Linux 5.0 File-System Benchmarks: Btrfs vs. EXT4 vs. F2FS vs. XFS
Written by Michael Larabel in Storage on 7 January 2019. Page 1 of 4. 58 Comments

With all of the major file-systems seeing clean-up work during the Linux 4.21 merge window (now known as Linux 5.0 and particularly with F2FS seeing fixes as a result of it being picked up by Google for support on Pixel devices, I was curious to see how the current popular mainline file-system choices compare for performance. Btrfs, EXT4, F2FS, and XFS were tested on a SATA 3.0 solid-state drive, USB SSD, and an NVMe SSD.

As of the Linux Git state from a few days ago following all of the file-system feature pull requests having been honored, I carried out some initial Linux 4.21/5.0 file-system tests using the three solid-state drive configurations with the four tested file-systems. A daily snapshot of Ubuntu 19.04 Disco Dingo was running on the Threadripper setup while using the Linux Git kernel from the mainline PPA. Btrfs, EXT4, F2FS, and XFS were tested in their out-of-the-box state / default mount options.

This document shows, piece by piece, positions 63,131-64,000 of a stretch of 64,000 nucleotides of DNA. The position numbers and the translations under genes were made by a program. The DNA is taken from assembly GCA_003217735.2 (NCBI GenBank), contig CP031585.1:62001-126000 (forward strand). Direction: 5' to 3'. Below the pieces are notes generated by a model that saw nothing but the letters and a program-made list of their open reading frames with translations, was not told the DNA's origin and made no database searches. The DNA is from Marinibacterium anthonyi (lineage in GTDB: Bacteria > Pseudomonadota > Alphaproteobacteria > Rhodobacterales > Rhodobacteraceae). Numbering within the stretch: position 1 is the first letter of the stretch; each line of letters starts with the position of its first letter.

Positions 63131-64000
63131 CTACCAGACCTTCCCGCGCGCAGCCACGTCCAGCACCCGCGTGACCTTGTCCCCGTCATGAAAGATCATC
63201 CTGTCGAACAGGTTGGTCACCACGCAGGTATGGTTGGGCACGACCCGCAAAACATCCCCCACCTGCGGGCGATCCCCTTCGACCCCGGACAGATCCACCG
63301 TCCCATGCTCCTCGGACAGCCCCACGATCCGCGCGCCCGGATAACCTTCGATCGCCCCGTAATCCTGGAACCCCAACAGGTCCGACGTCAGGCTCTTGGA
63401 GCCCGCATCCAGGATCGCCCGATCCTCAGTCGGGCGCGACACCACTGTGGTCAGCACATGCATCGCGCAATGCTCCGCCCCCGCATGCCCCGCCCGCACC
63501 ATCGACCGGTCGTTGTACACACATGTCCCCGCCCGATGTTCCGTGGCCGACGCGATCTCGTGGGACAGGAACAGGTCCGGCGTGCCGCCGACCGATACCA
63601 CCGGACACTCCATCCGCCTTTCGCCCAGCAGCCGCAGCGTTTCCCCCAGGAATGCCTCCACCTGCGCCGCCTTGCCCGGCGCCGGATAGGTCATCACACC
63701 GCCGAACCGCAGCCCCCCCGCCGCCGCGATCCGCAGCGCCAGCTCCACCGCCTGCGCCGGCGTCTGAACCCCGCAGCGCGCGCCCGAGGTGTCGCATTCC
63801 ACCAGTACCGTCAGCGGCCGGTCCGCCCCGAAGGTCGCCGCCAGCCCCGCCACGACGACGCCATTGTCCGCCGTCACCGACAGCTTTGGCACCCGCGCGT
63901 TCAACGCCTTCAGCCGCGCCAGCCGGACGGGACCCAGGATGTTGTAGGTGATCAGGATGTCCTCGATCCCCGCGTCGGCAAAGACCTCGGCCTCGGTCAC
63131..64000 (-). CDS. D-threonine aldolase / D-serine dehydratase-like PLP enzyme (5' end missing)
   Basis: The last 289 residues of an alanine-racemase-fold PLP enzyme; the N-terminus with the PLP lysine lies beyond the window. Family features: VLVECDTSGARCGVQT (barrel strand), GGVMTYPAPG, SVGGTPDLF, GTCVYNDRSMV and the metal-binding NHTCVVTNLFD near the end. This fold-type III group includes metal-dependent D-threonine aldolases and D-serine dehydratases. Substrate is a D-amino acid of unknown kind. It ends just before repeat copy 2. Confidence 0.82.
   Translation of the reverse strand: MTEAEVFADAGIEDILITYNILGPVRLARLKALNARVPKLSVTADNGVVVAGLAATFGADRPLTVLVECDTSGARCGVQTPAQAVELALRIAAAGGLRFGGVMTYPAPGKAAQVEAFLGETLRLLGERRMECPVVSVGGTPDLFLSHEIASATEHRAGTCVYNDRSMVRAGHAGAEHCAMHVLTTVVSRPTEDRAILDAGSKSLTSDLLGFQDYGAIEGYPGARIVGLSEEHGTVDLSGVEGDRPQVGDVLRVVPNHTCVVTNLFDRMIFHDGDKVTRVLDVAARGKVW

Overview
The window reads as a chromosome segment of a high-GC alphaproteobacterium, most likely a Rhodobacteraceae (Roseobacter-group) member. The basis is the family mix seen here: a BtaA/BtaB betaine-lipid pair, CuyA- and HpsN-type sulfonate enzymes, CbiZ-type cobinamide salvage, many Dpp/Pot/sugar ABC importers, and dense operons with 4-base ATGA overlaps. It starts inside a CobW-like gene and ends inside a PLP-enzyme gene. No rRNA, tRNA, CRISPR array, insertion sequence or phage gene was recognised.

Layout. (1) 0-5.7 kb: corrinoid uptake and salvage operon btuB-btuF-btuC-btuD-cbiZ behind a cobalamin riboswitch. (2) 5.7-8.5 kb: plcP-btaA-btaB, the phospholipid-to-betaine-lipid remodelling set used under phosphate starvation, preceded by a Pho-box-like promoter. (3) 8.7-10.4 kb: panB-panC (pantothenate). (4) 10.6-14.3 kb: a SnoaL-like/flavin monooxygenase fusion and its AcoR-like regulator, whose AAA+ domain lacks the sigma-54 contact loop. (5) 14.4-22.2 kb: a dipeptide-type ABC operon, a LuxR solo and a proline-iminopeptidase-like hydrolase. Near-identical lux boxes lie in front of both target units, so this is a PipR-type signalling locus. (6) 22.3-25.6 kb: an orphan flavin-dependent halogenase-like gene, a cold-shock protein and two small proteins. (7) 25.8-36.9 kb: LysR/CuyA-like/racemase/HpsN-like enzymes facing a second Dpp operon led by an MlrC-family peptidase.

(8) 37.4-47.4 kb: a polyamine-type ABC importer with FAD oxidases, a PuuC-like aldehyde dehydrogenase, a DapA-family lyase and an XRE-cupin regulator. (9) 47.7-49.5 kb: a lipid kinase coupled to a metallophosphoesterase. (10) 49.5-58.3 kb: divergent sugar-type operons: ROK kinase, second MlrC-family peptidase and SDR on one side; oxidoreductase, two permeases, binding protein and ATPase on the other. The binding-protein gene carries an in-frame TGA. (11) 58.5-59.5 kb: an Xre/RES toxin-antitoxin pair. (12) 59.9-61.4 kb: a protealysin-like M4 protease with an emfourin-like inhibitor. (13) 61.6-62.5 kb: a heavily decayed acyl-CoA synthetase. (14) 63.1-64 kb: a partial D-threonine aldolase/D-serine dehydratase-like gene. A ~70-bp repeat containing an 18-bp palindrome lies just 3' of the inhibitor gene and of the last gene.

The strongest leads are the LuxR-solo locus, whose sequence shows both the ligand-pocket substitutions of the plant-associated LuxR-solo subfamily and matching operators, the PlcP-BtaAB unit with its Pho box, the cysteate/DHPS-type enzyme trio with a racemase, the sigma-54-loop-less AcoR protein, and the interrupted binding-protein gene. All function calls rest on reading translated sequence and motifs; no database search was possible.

The SATA 3.0 SSD drive used was a 250GB Samsung 850 PRO solid-state drive connected both via SATA and then a SATA 3.0 to USB 3.0 adapter. For the NVMe SSD testing, an Intel Optane 900p 280GB was used. Via the Phoronix Test Suite a wide range of Linux storage benchmarks were carried out for this initial Linux 5.0 file-system benchmarking.


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